Why a Swedish politician is demanding the right to speak an ancient ‘forest language’ in parliament

Sweden's forest language Elfdalian is at risk of dying out, and this week a politician took the question of its survival to parliament.

Why a Swedish politician is demanding the right to speak an ancient 'forest language' in parliament
Centre Party MP Peter Helander said he would be speaking the ancient dialect in the parliamentary chamber in future. Photo: Janerik Henriksson/TT

Swedish MP Peter Helander, who belongs to the Centre Party and comes from the Dalarna region, asked Culture Minister Amanda Lind why the government had not chosen to investigate whether Elfdalian should be classified as a language, as the Council of Europe has proposed.

To make his point, he spoke a phrase in the language.

“This is Elfdalian, the remnant of Old Norse that we still have in Sweden. I have previously asked the minister to recognise Elfdalian as a minority language, and the Elfdalian language community have been working towards this for 15-20 years,” explained Helander.

“Even the Council of Europe has taken the position that Sweden should have an independent investigation into whether Elfdalian is a language or not. It is a language that is at risk of dying out and Sweden should take responsibility to protect this remnant of the Old Norse language.”

Before the minister could respond, the parliamentary speaker cut in to remind Helander that only Swedish may be spoken in the Chamber.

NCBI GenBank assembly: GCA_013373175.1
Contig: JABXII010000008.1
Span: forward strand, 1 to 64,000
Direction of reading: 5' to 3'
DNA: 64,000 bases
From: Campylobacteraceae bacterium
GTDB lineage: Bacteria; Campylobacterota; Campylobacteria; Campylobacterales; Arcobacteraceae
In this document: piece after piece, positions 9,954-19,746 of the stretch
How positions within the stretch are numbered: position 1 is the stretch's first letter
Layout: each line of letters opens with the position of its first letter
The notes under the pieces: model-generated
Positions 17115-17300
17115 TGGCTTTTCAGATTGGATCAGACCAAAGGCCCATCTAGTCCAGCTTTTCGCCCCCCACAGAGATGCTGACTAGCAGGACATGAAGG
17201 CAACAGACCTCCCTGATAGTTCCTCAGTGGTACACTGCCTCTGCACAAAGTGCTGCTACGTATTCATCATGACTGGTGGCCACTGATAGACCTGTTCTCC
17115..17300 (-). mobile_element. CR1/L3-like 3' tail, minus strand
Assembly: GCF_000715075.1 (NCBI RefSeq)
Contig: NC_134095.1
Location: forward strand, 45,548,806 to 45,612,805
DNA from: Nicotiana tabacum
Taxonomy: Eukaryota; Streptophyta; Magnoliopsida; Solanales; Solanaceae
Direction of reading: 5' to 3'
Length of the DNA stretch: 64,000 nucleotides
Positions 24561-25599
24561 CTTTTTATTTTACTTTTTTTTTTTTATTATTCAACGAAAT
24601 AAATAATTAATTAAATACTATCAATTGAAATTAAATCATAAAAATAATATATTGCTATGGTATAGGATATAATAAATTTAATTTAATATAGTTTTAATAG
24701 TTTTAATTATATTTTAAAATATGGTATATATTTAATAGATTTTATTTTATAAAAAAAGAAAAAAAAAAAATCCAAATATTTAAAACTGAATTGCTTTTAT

He responded: “Thank you, then perhaps we can have a debate on whether it was Swedish I was speaking or not, since the government says it is a Swedish dialect and not another language. In the future I intend to speak Elfdalian here, since the government thinks it is a dialect and we can speak dialect [in the Chamber].”

Elfdalian is mutually unintelligible with Swedish, bearing more resemblance to Icelandic and lacking the letters C, Q, X and Z.

The language was on the verge of dying out a few years ago, but has seen an uptick in interest – and speakers – thanks to efforts from the local community. That’s included courses for locals, a bilingual preschool teaching Elfdalian to youngsters, translating books into the language and even using the game Minecraft to make it appealing to the younger generation. As of 2017, only 60 people aged under 18 were believed to speak the language.

National recognition as a language would be an important step for Elfdalian, because it would give a boost to efforts to promote and protect it.

In 2016 it was assigned an ISO language code, which are used to help the internet classify what is or is not a language, but the Swedish government still classifies it as a dialect.

In response to Helander’s question, Culture Minister Amanda Lind said the government judged Elfdalian to be a dialect. Although she praised the work under way to preserve Elfdalian, she said it was not a priority.

Member comments

  1. I live in Alvdalen. Pixie hollow. ( clue in ELF). Many of my farming neighbors speak only the local language. My neighbor, from whom I buy my annual sheep, korv and what ever his wife makes, has hardly any Swedish. We have amusing conversations. But we communicate. Many of the road signs are a bit like driving in Wales. Weird to see. Ween for Vagen . Reading it is impossible.